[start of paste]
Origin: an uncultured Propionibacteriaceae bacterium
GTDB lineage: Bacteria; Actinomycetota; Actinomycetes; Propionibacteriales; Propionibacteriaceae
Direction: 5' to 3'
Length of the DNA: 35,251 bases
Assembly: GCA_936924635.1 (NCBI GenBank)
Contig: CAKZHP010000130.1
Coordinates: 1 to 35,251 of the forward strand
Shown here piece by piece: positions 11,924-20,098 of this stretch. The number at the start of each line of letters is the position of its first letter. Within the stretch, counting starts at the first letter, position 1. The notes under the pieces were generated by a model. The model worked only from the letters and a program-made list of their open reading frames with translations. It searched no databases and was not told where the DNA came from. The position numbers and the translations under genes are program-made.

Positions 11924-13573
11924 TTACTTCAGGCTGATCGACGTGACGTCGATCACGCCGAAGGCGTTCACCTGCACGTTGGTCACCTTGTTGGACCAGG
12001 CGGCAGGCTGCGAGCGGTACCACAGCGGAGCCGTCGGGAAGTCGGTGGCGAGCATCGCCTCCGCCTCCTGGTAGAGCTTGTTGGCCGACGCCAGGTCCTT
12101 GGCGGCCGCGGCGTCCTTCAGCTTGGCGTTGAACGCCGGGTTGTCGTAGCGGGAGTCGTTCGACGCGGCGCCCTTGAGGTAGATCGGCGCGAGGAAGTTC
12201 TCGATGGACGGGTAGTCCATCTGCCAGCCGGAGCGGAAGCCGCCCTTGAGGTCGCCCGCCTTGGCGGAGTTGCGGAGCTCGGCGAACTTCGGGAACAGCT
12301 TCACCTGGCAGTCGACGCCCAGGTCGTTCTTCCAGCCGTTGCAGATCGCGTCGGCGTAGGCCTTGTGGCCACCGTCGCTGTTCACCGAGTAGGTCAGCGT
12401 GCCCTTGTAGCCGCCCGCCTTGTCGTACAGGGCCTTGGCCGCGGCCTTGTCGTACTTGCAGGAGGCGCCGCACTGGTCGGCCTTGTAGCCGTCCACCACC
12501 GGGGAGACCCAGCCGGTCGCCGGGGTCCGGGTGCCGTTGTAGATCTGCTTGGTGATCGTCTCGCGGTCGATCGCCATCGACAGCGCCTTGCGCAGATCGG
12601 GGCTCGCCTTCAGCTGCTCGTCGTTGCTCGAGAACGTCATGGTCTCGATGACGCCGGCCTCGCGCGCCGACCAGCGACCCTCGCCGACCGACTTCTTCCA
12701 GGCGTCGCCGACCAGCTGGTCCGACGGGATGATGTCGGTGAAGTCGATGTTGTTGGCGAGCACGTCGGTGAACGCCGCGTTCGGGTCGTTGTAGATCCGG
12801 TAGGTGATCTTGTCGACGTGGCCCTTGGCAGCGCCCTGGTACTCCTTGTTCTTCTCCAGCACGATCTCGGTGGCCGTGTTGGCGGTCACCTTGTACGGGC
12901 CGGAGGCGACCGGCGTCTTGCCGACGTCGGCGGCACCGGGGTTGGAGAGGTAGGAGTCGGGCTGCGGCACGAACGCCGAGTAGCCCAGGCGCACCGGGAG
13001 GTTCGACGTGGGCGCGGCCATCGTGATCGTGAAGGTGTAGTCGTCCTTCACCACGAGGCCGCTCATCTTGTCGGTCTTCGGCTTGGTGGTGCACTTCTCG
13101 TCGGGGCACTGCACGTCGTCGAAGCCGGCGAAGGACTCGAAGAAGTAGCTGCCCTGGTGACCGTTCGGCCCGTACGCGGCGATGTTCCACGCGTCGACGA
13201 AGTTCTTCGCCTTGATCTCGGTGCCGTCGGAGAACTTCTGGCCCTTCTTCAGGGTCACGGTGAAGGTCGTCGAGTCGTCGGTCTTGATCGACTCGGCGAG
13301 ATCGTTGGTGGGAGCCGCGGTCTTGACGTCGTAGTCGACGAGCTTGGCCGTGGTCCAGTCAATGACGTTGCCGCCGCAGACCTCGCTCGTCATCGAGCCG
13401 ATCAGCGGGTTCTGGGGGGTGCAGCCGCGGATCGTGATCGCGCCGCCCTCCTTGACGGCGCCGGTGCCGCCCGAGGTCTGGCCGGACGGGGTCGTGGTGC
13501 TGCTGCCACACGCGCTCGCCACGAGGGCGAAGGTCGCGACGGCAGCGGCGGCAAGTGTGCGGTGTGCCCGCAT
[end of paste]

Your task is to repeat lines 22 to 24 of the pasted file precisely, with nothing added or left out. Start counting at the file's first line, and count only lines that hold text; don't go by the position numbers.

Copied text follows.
13101 TCGGGGCACTGCACGTCGTCGAAGCCGGCGAAGGACTCGAAGAAGTAGCTGCCCTGGTGACCGTTCGGCCCGTACGCGGCGATGTTCCACGCGTCGACGA
13201 AGTTCTTCGCCTTGATCTCGGTGCCGTCGGAGAACTTCTGGCCCTTCTTCAGGGTCACGGTGAAGGTCGTCGAGTCGTCGGTCTTGATCGACTCGGCGAG
13301 ATCGTTGGTGGGAGCCGCGGTCTTGACGTCGTAGTCGACGAGCTTGGCCGTGGTCCAGTCAATGACGTTGCCGCCGCAGACCTCGCTCGTCATCGAGCCG